The different faces of your association's councils and committees

Issue: BCMJ, vol. 48 , No. 3 , April 2006 , Pages 111-112 President's Comment

The BCMA’s mission statement says that we will strive to “promote a social, economic, and political climate in which members can provide the citizens of British Columbia with the highest standard of health care while achieving maximum professional satisfaction and fair economic reward.” At any given time, there are hundreds of BCMA members from around the province involved in the association’s activities through their participation on more than 70 educational, medical, and policy development committees, councils, and working groups. Participating physician members volunteer their valuable time working toward a common goal, often in collaboration with other health care stakeholders.

Three committees, in particular, play a significant role in furthering the objectives of the mission statement. The Council on Health Promotion (COHP), the Council on Health Economics and Policy (CHEP), and the Council on Public Affairs and Communications (CPAC) develop position papers and work on project-oriented public campaigns in order to help shape public policy in areas of public health, health promotion, health economics, and health policy. These three councils have the largest number of physician volunteers and are considered the “public face” of the BCMA.

For almost 40 years, the Council on Health Promotion has been the BCMA’s primary vehicle for public health advocacy. COHP has nine sub-committees, each committed to research and advocacy in a specific area of public health or health promotion. Successful past promotional activities—such as lobbying for a provincial dementia strategy, influencing air and water quality legislation, advocating for mandatory helmet use by cyclists, and promoting mandatory use of car seats for babies and children—have all originated with COHP. The current COHP project, Eat Well, Play Well, Stay Well, has been successful at educating parents around the province on healthy, active living to prevent and reduce childhood obesity. COHP will continue to develop and advocate new health promotion initiatives to improve the lives of British Columbians.

The Council on Health Economics and Policy’s contribution to the BCMA’s mission is to coordinate development of the association’s policy positions on issues relating to health care funding, physician resource planning, health care delivery models, and payment options. Project-oriented working groups develop position papers annually. The position papers are presented to government, stakeholders, and the public to make them aware, get them talking, and then taking action. Recent influential publications include Turning the Tide (2000, 2001), Ensuring Excellence: Renewing BC’s Primary Care System (2002), Getting IT Right: Patient Centred Information Technology (2004), Specialty Care in BC: A System in Distress (2004), and Working Together: Enhancing Multidisciplinary Care in BC (2005). CHEP will be releasing its position paper on wait lists in the summer of 2006. These positions have helped and are continuing to help shape health policy in BC.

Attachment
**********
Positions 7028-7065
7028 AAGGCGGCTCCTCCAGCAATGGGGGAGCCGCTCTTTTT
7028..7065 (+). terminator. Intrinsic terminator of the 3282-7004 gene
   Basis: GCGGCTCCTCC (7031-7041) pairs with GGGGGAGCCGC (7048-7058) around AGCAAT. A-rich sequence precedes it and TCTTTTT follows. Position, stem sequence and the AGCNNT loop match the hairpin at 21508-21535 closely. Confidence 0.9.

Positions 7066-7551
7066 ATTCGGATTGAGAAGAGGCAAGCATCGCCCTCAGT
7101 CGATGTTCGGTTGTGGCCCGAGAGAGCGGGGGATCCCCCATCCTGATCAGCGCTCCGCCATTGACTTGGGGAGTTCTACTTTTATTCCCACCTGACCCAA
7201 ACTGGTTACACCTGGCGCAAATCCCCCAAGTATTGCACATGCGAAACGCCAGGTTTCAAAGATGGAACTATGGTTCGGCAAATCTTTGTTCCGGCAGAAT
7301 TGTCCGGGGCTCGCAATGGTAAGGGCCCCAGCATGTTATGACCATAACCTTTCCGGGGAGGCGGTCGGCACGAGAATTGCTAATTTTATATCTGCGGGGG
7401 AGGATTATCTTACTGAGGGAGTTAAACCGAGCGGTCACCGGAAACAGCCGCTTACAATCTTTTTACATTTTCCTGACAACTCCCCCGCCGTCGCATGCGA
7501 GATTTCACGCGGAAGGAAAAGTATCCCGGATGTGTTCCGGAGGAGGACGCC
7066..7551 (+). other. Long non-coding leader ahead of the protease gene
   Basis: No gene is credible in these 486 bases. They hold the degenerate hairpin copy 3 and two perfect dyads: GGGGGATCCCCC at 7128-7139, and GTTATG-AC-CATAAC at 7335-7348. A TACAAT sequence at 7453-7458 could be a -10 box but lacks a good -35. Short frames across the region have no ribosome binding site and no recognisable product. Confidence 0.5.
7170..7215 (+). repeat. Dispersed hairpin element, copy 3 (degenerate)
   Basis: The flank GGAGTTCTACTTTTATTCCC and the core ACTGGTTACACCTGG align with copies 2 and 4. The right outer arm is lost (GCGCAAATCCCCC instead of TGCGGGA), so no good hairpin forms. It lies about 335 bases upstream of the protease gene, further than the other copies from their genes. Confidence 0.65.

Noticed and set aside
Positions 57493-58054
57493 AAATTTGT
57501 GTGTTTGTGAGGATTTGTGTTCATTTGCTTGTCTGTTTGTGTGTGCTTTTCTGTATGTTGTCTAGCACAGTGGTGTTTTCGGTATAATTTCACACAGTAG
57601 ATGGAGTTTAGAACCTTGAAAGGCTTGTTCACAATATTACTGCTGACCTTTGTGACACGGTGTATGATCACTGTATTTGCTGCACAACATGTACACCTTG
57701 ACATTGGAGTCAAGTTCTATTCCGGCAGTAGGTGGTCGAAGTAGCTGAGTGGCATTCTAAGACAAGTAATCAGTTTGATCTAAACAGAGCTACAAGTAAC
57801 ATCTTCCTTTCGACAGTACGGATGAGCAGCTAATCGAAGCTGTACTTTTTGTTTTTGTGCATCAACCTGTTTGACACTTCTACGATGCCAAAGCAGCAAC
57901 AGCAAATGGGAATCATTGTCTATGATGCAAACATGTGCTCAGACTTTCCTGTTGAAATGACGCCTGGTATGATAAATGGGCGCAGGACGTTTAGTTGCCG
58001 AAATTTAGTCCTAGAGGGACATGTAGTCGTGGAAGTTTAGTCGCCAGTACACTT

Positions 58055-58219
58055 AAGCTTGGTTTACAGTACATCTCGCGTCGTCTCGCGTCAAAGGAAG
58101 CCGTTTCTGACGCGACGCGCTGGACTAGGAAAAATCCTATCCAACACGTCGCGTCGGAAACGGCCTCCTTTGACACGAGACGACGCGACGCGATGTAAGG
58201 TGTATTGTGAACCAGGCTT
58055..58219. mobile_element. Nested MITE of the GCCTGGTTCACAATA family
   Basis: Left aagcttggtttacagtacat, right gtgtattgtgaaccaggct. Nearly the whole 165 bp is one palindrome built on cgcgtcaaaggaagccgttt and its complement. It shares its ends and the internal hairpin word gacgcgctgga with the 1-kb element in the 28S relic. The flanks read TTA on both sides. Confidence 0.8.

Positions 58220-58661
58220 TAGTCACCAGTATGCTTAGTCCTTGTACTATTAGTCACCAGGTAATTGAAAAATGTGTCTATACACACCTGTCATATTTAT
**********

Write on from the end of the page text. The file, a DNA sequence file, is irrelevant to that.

The primary role of the Council on Public Affairs and Communications is to facilitate and support government relations activities on behalf of the BCMA, as well as monitor political and health care issues at regional and provincial levels. The major vehicle for CPAC is the influential MD/MLA Contact Program that matches a local physician with each MLA in the province so that elected representatives can have a knowledgeable contact with whom to discuss health care issues. Topics of discussion can range from patient care, to legislative changes, to negotiations.

There are many stand-alone committees within the BCMA, as well as those that include members of government, health regions, and academics, that deal with topics as diverse as archives, CMPA rebate, patterns of practice, physician health, pharmacy and therapeutics, and rural issues. The complete list of current committees and sub-committees is listed in the members’ section of the BCMA web site.

Consider getting involved. You can invest as much or as little time as you choose in a committee that interests you. More information and who to contact on these committees can be found on the BCMA’s web site at www.bcma.org. I hope you will consider working with others toward a common goal that is of interest to you—you will find it worthwhile, rewarding, and an opportunity to interact collegially with other physicians.

—Michael Golbey, MD
BCMA President

Michael Golbey, MD. The different faces of your association's councils and committees. BCMJ, Vol. 48, No. 3, April, 2006, Page(s) 111-112 - President's Comment.



Above is the information needed to cite this article in your paper or presentation. The International Committee of Medical Journal Editors (ICMJE) recommends the following citation style, which is the now nearly universally accepted citation style for scientific papers:
Halpern SD, Ubel PA, Caplan AL, Marion DW, Palmer AM, Schiding JK, et al. Solid-organ transplantation in HIV-infected patients. N Engl J Med. 2002;347:284-7.

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